The member of SEAL Team Six claiming to have shot and killed Osama bin Laden in a daring night raid in May 2011 is Robert O’Neill, multiple news sources have confirmed. O’Neill has gone public through a Fox News interview slated to air Nov. 11 and 12, according to USA Today.

But this isn’t O’Neill’s first interaction with the press about his role on the raid. In 2013, Esquire Magazine ran a long-form piece called “The Shooter,” which shielded his identity. The piece detailed O’Neill’s distinguished 16-year career that culminated with him as a team leader on the famed SEAL Team Six, mounting the stairs at bin Laden’s compound in Abbottabad, Pakistan, with a round in the chamber of his weapon.

In the Esquire piece, O’Neill said that he joined the Navy SEALs all those years ago after a girl dumped him when he was 19.

“That's the reason al Qaeda has been decimated,” he joked in the piece, “because she broke my fucking heart.”

Though he may have been the man to pull the trigger, bin Laden is not dead because of Robert O’Neill. Bin Laden is dead as a result of a decade of tireless work from countless faceless members of the military, intelligence, and diplomatic communities. O’Neill is not solely responsible for killing bin Laden; rather, he is someone who fortuitously found himself at the end of a very long kill chain.

I want to clarify something before I go on — I do think Robert O’Neill is a hero. He’s a highly decorated 16-year veteran of the SEAL community with two Silver Stars, four Bronze Stars with valor, a Joint Service Commendation Medal with valor, and two Navy/Marine Corps Commendations with valor. When George Orwell wrote that “People sleep peaceably in their beds at night only because rough men stand ready to do violence on their behalf,” I believe he was talking about men like Robert O’Neill.

But he’s not the hero of the raid that killed bin Laden. Task & Purpose spoke with a member of the SEAL community under the condition of anonymity who said that SEALs and many in the special operations community are pissed that O’Neill is now stepping up to claim the spotlight.

In going public, O’Neill joins fellow Team Sixer Matt Bissonnette who wrote an unauthorized best-selling book about the raid called “No Easy Day,” under a fake name. The book was so rife with classified information that the Pentagon successfully sued Bissonnette and seized much of his profits.

With O’Neill and Bissonnette, “We have two guys trying to be the hero of something that was such a team effort,” the source told Task & Purpose. “That’s what’s rubbing a lot of SEALs the wrong way.”

There seem to be two compelling narratives of extraordinary heroism among the special operations forces in Abbottabad that day, and O’Neill’s isn’t one of them.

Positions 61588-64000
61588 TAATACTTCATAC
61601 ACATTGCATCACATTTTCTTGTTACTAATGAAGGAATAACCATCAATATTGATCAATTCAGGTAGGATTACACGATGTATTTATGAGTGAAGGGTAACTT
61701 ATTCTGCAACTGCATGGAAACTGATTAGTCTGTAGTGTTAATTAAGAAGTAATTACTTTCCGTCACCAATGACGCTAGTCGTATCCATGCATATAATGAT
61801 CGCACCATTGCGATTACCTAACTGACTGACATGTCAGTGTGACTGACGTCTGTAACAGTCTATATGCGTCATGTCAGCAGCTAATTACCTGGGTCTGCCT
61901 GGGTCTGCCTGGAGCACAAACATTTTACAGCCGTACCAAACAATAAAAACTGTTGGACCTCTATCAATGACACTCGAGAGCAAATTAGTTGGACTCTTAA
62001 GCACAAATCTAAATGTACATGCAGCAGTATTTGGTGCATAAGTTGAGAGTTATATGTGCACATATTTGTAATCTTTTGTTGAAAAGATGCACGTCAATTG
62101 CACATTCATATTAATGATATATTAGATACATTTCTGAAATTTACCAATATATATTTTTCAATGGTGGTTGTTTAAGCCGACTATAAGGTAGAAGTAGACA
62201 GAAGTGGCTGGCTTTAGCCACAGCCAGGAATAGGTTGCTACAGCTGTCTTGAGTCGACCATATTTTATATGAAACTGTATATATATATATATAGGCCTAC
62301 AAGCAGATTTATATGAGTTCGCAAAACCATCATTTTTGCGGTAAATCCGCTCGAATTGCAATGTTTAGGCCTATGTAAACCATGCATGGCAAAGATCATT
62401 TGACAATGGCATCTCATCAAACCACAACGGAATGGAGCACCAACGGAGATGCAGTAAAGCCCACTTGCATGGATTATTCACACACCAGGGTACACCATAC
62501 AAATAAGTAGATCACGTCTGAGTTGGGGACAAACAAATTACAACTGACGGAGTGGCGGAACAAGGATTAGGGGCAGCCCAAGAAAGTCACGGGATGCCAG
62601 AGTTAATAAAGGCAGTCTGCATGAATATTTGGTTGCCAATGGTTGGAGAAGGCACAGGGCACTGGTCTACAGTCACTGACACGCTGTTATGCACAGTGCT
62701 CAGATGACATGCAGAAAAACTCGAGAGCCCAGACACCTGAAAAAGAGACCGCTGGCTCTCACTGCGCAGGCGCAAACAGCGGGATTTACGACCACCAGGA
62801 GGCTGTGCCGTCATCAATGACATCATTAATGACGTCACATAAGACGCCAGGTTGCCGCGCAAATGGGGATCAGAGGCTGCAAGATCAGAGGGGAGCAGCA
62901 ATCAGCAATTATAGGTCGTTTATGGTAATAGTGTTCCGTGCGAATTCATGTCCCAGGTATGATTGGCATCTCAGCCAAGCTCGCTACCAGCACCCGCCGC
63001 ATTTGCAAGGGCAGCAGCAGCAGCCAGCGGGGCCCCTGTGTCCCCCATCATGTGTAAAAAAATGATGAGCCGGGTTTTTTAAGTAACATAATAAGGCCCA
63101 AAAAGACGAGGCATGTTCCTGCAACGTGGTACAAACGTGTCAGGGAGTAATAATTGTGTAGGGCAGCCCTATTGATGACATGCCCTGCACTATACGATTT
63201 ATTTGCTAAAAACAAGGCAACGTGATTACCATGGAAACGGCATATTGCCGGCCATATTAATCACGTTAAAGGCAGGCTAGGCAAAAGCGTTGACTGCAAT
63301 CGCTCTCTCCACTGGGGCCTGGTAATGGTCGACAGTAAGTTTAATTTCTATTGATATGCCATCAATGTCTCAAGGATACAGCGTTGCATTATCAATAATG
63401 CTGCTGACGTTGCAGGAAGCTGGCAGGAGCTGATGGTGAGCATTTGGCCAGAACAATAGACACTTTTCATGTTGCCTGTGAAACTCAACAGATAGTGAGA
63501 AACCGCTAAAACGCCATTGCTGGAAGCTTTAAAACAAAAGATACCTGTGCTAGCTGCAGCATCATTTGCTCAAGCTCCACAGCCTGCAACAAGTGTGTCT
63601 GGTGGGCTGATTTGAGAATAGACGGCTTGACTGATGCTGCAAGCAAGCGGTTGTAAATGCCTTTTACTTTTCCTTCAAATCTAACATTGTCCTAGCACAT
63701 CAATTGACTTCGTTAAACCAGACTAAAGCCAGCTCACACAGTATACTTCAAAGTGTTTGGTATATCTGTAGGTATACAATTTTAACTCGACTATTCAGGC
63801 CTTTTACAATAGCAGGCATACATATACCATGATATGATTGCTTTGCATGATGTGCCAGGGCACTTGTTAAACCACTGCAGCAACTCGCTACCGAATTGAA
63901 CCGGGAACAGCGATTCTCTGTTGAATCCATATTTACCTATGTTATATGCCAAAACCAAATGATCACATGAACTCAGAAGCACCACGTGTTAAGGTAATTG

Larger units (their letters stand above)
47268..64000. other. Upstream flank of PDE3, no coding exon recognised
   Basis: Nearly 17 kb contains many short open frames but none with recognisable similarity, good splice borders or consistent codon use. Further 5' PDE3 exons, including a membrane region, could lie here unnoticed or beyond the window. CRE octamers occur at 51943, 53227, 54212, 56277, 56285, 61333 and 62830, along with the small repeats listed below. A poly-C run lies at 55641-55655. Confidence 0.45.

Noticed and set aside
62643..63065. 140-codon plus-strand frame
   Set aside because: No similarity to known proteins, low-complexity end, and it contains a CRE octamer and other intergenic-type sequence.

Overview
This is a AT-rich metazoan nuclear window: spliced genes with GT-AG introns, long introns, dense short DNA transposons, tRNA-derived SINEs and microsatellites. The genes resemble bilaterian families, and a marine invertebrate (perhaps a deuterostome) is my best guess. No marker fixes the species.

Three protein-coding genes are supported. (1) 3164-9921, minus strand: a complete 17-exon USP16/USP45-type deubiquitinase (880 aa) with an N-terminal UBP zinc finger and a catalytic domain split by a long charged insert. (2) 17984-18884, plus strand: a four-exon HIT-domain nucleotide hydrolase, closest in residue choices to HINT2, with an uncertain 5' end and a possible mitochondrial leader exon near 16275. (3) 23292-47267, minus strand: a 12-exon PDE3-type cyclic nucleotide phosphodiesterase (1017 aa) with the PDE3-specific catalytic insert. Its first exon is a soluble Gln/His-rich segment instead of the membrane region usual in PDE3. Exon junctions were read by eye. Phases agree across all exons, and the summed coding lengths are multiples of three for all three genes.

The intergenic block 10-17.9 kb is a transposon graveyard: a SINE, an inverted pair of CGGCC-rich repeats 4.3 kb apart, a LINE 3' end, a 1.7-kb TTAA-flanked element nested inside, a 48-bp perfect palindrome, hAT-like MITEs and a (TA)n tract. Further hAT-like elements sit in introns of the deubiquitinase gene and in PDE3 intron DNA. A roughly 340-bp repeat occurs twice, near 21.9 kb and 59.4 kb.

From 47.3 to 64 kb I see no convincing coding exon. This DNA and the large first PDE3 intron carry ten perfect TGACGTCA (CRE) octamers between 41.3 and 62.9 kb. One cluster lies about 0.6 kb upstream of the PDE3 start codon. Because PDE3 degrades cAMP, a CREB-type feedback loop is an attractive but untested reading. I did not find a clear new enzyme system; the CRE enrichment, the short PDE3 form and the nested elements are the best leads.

The first details the pilots with the Army’s 160th Special Operations Aviation Regiment who flew the specially outfitted Blackhawk helicopters used on the raid, one of which lost thrust hovering above the compound in the moments before insertion. By many accounts, that helicopter should have crashed disastrously, but the pilot managed to hard-land the bird in a way that saved everyone on board and kept the mission going.

“What they did to put that helo down was remarkable,” the source said.

The second story of heroism surrounds the point man on the raid: The unnamed SEAL who led the stack up the stairs, a stack of SEALs that likely included O’Neill and Bissonnette.

When the SEALs made it to the second floor in bin Laden’s compound, a man poked his head out. The point man suspected it was Khalid bin Laden, the al Qaeda leader’s son.

“[The point man] literally whispers, not amped up, not yelling, not anything. He whispers, ‘Hey, Khalid. Khalid.’ He whispers Khalid's name. Doesn't know if it's Khalid or not. Khalid literally looks back around the edge of the hall. And he shoots him,” Bissonnette told 60 Minutes in a 2012 interview.

The team proceed up the stairs where bin Laden was. Sources tell Task & Purpose that the point man fired shots at bin Laden when he peeked his head out. It’s unknown if the point man hit bin Laden, and if those shots killed him. The point man proceeded through the door, where he easily could have finished the job, but instead, he grabbed the two women in the room and pushed them against the wall, covering their bodies with his own in case they were wearing explosive vests, which was a big concern for SEALs on the raid.

This narrative is backed up by CNN’s National Security Analyst Peter Bergen, who has written extensively about the raid. In a Nov. 4 story on, Bergen references an anonymous SEAL Team Six member on the raid, writing that “the ‘point man’ ran up the stairs to the top floor and shot bin Laden in the head when he saw what looked like bin Laden poking his head out of his bedroom door. The shot gravely wounded al Qaeda's leader.”

But it’s O’Neill — who almost certainly was not the most heroic man on the raid, and may not have even fired the shots that killed bin Laden — who now stands to garner all the credit.

“You have this point man, one of the real heroes of this thing, keeping quiet, being humble, and setting a good example,” Task & Purpose’s source said.

The top SEALs in Naval Special Warfare Command, Rear Adm. Brian Losey and Force Master Chief Michael Magaraci even went as far as to write a letter to the entire command about not seeking fame or fortune as a result of their duties.

“A critical tenant of our ethos is ‘I do not advertise the nature of my work, nor seek recognition for my actions,’” the two leaders wrote in the letter, which was widely seen as a condemnation of O’Neill and Bissonnette. “Our ethos is a life-long commitment and obligation, both in and out of the service. Violators of our ethos are neither teammates in good standing, nor teammates who represent Naval Special Warfare.”